Grinding & Classification Circuits

Grinding & Classification Circuits2018-06-17T09:51:34-04:00
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Installed power vs pinnion power (2 replies)

3 months ago
Millza79 3 months ago

For a SAG Mill or ball mill; what is the difference between a installed motor power and Mill Motor Size at Pinion?


And why do SAG mills have a different Mill Motor Sizes at Pinion than ball mills (when they both have constant installed motor powers)?



Alex Doll
3 months ago
Alex Doll 3 months ago

The power the mill consumes is a function of the ore and/or ball charge geometry and the mill speed.  The motor only supplies the amount of power (or torque really) that the mill demands, and we add some extra power to the motor to deal with 'upset' conditions like a change in ore density or a surge in ore level inside the mill.  Detailed explanation of how motors are chosen is available from here:

The "pinion power" is the mechanical power available at the output shaft of the motor and is related to the torque required to turn the mill and the mill speed.  If you remember back to your electrical engineering courses, the power available in a circuit drops due to losses as you move down the circuit (because each electrical item causes a voltage drop, or a resistance).  The input power you measure to the motor will be higher than the mechanical 'pinion power' due to the electrical losses in the motor.  And if you measure the electrical power farther upstream, you'll get an even higher power due to the accumulated losses of downstream drives, conductors, transformers, and so on.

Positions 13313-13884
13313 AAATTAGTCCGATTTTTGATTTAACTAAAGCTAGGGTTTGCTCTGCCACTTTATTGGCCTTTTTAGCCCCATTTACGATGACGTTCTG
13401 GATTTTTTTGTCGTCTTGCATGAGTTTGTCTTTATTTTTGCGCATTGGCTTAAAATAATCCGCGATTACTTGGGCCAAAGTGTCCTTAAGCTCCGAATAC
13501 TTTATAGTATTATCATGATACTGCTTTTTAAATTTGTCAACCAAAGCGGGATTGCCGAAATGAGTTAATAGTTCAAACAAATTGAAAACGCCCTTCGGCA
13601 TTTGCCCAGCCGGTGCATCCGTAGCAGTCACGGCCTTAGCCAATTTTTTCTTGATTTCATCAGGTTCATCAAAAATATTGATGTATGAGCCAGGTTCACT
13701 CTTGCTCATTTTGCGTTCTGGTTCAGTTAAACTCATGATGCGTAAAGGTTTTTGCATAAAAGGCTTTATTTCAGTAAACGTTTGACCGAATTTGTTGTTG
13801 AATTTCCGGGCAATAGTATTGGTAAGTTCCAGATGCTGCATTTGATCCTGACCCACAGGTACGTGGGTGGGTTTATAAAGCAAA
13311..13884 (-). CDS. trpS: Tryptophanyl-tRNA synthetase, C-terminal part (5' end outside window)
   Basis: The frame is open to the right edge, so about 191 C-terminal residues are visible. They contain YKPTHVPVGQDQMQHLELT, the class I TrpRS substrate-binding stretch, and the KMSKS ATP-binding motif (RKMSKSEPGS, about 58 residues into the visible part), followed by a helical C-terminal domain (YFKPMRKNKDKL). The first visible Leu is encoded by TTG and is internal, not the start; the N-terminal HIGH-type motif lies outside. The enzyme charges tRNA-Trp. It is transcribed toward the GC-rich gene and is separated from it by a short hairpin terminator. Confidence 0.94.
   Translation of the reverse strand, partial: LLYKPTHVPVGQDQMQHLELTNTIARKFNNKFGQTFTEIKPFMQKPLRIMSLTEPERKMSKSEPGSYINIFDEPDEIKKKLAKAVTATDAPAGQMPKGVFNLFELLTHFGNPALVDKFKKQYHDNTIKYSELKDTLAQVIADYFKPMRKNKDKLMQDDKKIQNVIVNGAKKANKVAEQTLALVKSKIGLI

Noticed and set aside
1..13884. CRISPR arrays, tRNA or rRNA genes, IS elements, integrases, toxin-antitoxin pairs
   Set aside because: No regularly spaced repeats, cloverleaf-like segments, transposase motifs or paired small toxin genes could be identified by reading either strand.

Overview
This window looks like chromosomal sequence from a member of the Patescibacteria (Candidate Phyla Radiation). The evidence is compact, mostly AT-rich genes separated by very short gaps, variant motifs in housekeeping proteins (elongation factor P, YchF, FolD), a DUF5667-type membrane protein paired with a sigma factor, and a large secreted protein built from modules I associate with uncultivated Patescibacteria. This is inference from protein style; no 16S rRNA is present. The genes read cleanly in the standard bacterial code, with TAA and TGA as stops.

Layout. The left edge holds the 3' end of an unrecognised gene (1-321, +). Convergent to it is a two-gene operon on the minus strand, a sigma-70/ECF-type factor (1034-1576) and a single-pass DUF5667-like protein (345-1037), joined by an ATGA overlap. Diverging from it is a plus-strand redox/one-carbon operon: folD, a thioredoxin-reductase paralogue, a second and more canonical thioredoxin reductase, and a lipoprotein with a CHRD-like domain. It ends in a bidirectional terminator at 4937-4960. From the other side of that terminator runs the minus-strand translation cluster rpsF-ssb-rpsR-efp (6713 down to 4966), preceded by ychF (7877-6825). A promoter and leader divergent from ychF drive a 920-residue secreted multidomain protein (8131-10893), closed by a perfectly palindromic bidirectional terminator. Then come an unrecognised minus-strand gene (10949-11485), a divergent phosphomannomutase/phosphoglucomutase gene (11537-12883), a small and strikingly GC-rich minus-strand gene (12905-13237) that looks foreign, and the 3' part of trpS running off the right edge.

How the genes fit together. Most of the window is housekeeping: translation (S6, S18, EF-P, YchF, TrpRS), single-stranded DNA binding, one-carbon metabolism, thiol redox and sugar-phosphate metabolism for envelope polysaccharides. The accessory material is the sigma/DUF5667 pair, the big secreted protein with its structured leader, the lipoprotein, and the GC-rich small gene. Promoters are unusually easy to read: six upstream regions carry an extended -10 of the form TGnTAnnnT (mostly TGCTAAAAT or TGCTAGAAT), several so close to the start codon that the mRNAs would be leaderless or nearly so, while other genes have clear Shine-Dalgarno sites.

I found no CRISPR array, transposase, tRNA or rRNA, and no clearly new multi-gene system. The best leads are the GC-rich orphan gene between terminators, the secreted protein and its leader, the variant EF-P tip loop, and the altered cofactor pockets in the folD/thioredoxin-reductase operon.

3 months ago
SmartDog 3 months ago

In addition to Alex's comments, there are additional "losses" in the mechanical side.  The input to the gears  and the output from the pinion to the shell are always different, with mechanical losses of up to 10% (higher with poor maintenance). 

Then there are losses due to rolling friction on the trunnions, etc.  Then comes the issue of standard motor sizes. 

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